The young men who’ve formed al-Qaeda in the Arabian Peninsula (AQAP) in the last fifteen years are indeed, as the old jihadi in Change Square suggested, more fanatical, more uncompromising in their vision of jihad, and broader in the scope of who constitutes their enemies, than ever before. Many of these young men were educated in Yemen’s radical religious schools in the ‘70, ’80s, and ’90s, and had “grown up on stories of the jihad in Afghanistan,” Johnsen writes, “watching grainy videos from the 1980s as they listened to preachers extol the glory of fighting abroad.” By 2006, the generational shift that started at the end of the war against the Soviets in Afghanistan had widened into a schism, with today’s al-Qaeda leaders giving the old guard an ultimatum: either you’re with us in global jihad, or you’re an enemy, too. “It was time for them to pick a side,” Johnsen writes, summarizing a 2006 audiotape by Qasim al-Raymi, AQAP’s military commander. . .

Continue reading.

Written by LeisureGuy

15 November 2012 at 10:05 am

The declining competence of America’s senior military commanders

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Thomas Ricks has a new book out that exposes how our top military commanders have become less and less competent over recent decades. Jacob Heilbrunn reviews the book for The Washington Monthly:

Tom Ricks, the former Washington Post military correspondent who covered the wars in Iraq and Afghanistan for the better part of a decade, and currently edits the blog “The Best Defense” at ForeignPolicy.com, has become the go-to guy for understanding how the American military works. In 2006, Ricks published Fiasco: The American Military Adventure in Iraq, 2003 to 2005, a blistering (and definitive) indictment of George W. Bush’s Pentagon and its mishandling of the war in Iraq. Next, he wrote The Gamble: General David Petraeus and the American Military Adventure in Iraq, 2006-2008, a probing history of the surge. And now he has written a book that tries to explain what makes a great American general— that is, a general whom soldiers can follow, and not just to their deaths.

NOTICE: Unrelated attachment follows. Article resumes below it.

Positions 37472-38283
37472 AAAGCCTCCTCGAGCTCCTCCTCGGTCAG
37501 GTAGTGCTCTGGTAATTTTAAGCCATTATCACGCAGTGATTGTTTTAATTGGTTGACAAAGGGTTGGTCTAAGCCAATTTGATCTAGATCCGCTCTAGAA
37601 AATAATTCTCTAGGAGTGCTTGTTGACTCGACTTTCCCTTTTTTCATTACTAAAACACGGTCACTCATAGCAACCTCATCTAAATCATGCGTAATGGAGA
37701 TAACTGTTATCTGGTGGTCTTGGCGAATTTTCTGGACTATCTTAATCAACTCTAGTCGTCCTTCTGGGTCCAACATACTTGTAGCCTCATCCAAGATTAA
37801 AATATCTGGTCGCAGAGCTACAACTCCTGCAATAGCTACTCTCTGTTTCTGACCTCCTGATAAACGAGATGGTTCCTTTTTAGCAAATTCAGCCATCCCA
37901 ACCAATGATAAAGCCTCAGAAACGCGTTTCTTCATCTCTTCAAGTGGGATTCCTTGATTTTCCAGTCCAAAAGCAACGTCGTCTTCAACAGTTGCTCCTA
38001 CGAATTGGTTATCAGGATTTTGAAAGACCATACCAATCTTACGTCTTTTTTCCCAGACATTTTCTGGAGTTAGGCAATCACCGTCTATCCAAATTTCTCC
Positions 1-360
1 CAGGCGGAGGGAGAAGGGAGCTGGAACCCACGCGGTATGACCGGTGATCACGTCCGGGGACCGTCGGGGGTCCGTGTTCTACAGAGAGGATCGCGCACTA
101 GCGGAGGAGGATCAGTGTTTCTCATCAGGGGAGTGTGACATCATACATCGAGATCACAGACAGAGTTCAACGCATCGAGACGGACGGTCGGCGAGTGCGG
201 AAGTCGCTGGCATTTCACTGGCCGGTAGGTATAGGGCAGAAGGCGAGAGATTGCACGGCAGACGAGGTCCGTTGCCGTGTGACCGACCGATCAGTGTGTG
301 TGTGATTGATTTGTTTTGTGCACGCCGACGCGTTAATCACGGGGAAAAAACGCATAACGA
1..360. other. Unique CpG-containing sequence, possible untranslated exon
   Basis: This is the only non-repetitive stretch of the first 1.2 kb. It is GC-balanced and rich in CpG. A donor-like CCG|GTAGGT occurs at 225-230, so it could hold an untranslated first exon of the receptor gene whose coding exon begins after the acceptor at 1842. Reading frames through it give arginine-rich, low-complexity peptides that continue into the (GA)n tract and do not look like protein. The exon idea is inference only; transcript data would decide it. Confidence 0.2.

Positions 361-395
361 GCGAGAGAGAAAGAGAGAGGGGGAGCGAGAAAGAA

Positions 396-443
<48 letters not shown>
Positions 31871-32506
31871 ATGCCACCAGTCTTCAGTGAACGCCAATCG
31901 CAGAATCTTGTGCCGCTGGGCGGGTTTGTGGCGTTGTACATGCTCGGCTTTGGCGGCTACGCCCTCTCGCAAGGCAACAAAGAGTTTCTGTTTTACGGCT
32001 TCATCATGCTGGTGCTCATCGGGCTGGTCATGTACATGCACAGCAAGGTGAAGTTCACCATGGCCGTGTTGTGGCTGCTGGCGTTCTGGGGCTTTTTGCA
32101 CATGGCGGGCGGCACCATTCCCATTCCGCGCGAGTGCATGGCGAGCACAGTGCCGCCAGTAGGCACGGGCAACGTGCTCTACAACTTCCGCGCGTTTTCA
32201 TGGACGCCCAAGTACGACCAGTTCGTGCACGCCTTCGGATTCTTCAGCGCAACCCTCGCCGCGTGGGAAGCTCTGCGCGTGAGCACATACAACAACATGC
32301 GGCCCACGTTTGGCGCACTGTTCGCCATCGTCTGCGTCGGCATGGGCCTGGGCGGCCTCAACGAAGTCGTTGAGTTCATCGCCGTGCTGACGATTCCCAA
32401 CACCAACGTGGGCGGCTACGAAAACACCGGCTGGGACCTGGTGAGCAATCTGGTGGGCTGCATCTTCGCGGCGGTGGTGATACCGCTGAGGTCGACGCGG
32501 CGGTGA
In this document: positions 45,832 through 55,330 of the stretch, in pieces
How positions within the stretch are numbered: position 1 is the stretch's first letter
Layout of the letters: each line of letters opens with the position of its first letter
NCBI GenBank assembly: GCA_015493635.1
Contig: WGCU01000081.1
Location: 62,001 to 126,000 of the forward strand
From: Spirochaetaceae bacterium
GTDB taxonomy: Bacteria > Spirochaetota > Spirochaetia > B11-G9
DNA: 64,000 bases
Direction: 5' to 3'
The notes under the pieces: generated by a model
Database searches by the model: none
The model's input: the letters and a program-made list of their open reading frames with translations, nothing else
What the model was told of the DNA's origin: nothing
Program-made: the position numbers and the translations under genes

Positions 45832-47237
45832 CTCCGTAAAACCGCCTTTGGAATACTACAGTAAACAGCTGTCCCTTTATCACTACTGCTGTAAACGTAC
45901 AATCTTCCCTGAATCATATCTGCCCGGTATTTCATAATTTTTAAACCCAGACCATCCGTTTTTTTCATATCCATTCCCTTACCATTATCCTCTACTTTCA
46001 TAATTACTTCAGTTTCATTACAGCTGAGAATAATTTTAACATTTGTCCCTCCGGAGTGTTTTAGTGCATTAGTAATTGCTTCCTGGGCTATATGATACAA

The genesis for this most recent book was atop a Sicilian ridge, where, on leave from covering Iraq, Ricks heard the story of Major General Terry de la Mesa Allen, a hugely successful World War II general who was relieved of leadership of the 1st Infantry Division (for lax discipline of his troops) soon after helping to win the Sicily campaign in July 1943. It wasn’t good enough just to be successful; the success had to come in the right way—otherwise, as the military leadership knew, disaster could loom later on. “I was stunned,” writes Ricks. “How could this be? [My] mind was still focused on [the Iraq] war, where even the most abject failure did not get a general fired.”

Continue reading.

Written by LeisureGuy

15 November 2012 at 9:58 am

Woman’s life sacrificed for religious reasons regarding abortion